I hardly ever let myself be free from society’s expectations (including those of family, friends, coworkers, etc.), despite knowing that I should probably be a bit kinder to myself. Being “productive” and “busy” as a person with RA who lives with indescribable pain every day cannot compare with the productivity of a healthy, able-bodied person. The standards should not be the same. But they often are, which I think can be attributed to the “invisible” aspect of RA and other chronic illnesses. If you look fine and normal on the outside, then you absolutely should be working hard, staying busy, and getting things done–the unwritten rule states. I feel the stress and anxiety of this “rule” every day. But I don’t agree with it.

Try practicing niksen

Taking a few moments to pause and sit quietly, or stretch out in the grass in the sunshine, or to close your eyes and just exist for a minute–this can make a person feel a lot calmer and better. And there’s nothing wrong with that. We need to feel better and be better. I’m open to try out a bit of this niksen stuff, and to kick my guilt under the bed, in the hope that it will not only improve my mental health, but that it can help my RA, too.

This article represents the opinions, thoughts, and experiences of the author; none of this content has been paid for by any advertiser. The team does not recommend or endorse any products or treatments discussed herein. Learn more about how we maintain editorial integrity here.


  • Mary Sophia Hawks moderator
    3 months ago

    Angela, great article! Shortly before I was diagnosed with RA/RD, I had a severe flare of my fibromyalgia. I ended up on short-term disability for 4 months. During that time, I was unable to do much besides get my sons to school. Getting in and out of bed took all my strength.
    During this time, I learned the value of doing nothing and caring for self. This is so contradictory to our American culture, yet vitally important in our RA battle. As I sit on my couch with my legs elevated after work, I contemplate the dust rabbits and clutter. Occasionally, I am able to get the vacuum and take care of it. But I no longer allow it to run my life. I simply can’t.
    I’ve taught my friends this simple truth: If you’re coming to see me, come on over. If you’re coming to see the house, make an appointment.
    I’ve learned that by allowing myself rest, I have fewer bad days.
    May you learn to let other’s expectations go. Revisit your own expectations and adjust accordingly.
    Mary Sophia Hawks, moderator/author

  • NPEOttawa
    3 months ago

    I understand how this technic can be hard to do. This is something that helped me when my daughter was a teen-ager and I was trying to stop worrying all the time when she was out. I told myself that I could worry, but not until a specific time. If she was expected back by midnite, I would tell myself that I was not allowed to worry until 12:30. Then, when the thoughts cropped up, I would would tell myself, “No, it’s not time to worry yet.” It took some practice to make a habit of it, but it worked well for me. Perhaps it might work for guilt as well, as in, “OK, I am not allowed to feel guilty until after 10 minutes of niksen…”

  • Daniel Malito moderator
    3 months ago

    @angela AN interesting philosophy, I love it. Now we can say if we don’t do stuff with RA we are doing Niksen! Perfect. Love it. Keep on keepin’ on, DPM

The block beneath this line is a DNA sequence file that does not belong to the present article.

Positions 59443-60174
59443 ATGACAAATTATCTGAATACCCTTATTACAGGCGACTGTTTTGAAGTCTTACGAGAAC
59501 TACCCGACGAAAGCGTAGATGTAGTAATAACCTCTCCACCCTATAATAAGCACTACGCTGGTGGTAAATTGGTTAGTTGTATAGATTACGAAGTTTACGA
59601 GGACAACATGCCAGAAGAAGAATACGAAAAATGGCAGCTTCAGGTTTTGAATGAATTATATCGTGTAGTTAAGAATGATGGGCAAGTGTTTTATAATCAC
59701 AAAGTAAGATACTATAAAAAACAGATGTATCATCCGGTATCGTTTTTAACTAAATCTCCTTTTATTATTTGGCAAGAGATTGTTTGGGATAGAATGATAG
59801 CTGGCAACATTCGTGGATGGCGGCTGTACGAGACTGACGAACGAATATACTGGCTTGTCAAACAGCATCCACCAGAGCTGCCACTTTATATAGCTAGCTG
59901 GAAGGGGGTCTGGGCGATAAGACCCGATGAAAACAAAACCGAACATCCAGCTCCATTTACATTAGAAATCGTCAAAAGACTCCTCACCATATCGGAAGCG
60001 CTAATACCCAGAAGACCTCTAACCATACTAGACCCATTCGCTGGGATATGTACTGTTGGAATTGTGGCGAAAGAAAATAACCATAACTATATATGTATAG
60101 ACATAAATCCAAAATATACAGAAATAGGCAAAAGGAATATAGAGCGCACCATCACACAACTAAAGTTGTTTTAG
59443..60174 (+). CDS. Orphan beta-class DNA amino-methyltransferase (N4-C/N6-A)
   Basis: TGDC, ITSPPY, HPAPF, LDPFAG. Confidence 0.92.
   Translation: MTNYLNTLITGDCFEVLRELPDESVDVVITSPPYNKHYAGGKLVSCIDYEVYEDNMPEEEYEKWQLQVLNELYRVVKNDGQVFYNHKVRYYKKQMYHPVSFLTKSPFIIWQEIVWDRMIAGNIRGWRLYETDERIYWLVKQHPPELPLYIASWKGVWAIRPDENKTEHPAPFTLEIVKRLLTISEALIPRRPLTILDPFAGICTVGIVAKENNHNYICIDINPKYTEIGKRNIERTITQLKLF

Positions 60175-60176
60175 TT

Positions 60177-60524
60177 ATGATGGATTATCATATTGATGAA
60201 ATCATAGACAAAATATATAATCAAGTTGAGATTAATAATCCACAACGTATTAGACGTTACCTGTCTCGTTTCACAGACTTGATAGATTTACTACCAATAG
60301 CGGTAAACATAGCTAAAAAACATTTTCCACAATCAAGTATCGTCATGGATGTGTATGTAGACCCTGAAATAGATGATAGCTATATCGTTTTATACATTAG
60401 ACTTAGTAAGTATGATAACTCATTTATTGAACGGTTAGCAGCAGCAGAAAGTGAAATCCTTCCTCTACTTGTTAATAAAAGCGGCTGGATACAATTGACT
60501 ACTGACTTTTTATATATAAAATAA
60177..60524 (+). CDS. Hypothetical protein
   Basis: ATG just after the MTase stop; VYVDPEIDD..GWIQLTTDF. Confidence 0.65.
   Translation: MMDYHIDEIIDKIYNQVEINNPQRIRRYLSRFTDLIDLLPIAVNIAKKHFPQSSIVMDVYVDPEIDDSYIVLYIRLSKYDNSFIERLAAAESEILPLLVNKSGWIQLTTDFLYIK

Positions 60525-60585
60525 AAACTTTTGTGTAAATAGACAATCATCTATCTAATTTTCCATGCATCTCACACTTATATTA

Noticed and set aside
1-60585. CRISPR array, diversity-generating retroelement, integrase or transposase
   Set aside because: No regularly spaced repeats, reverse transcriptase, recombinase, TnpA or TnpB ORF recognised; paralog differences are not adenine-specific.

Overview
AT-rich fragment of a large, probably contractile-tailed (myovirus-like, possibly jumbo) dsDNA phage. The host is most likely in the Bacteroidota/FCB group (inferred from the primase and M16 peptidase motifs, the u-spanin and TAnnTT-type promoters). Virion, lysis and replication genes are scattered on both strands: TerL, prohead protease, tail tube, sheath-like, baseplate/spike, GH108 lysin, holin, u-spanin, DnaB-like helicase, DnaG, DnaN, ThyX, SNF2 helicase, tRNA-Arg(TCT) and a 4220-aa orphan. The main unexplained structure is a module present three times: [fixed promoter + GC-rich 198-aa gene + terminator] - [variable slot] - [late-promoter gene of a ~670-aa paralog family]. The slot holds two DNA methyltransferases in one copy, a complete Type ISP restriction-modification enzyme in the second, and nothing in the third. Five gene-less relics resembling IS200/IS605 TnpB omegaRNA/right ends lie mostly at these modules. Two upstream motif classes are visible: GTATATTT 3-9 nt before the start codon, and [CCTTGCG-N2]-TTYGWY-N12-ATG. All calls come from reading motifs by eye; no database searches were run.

• Leanne Donaldson moderator
    3 months ago

    It reminds me of what my children do so easily and readily- nothing. Yet, I begrudge them it all of the time- get up! do something!
    Perhaps we would all be better if we take a page out of their book for once. It reminds me of the excerpt from Winnie the Pooh, “Doing nothing often leads to the very best of something.”
    Perfectly applicable to life with RA. Take care of yourself. -Leanne, Moderator

  • Lawrence 'rick' Phillips moderator
    3 months ago

    I tired Angela, but I got board and decided to do something about it. Turns out that really sunk my do nothing spirit.

    I doubt niksen is in my DNA. However, Sheryl is very good at it.

  • Cynthia Ventura moderator
    3 months ago

    What a wonderful concept, daydreaming. I can pinpoint the last time I actually did so as being when I was in tenth grade and my Pre-Calc instructor was droning on and on about Inverse Functions–yawn. No offense intended to Pre-Calc instructors but in the US the value of daydreams and just doing nothing is an alien concept.

    I was once employed by a company whose corporate headquarters was located in Maidenhead, England. We worked well together, “across the pond” but the Brits could never understand Americans’ need for constant late hours, bringing work home and working on weekends. We could never understand their fluid workday or their four weeks of time off, though we envied it.

    I like this concept of Niksen. It’s something we in the RA community should be practicing. Most of us have learned that pushing too hard has dire consequences. That doesn’t mean we don’t feel the guilt and anxiety you mention when pursing the self-care we so need.

    Just as any positive changes we make, it takes a desire and an awareness of our needs despite ingrained judgmental backtalk to get to a place where we can begin to step back from our busyness and learn to care for ourselves.

    Thanks Angela for researching and writing about such a dynamic but simple concept. Now I’m off to do some Niksening.

    CynthiaV, Moderator Team

  • Angela Lundberg author
    3 months ago

    Hi Cynthia! Thank you for reading my article and for your wonderful comments. You’re spot-on with everything you said! I’ve lived across-the-pond a few times and you’re right about cultural differences regarding work, busyness, etc. I think it’s just another reason to make me get myself back over to Europe, right? 🙂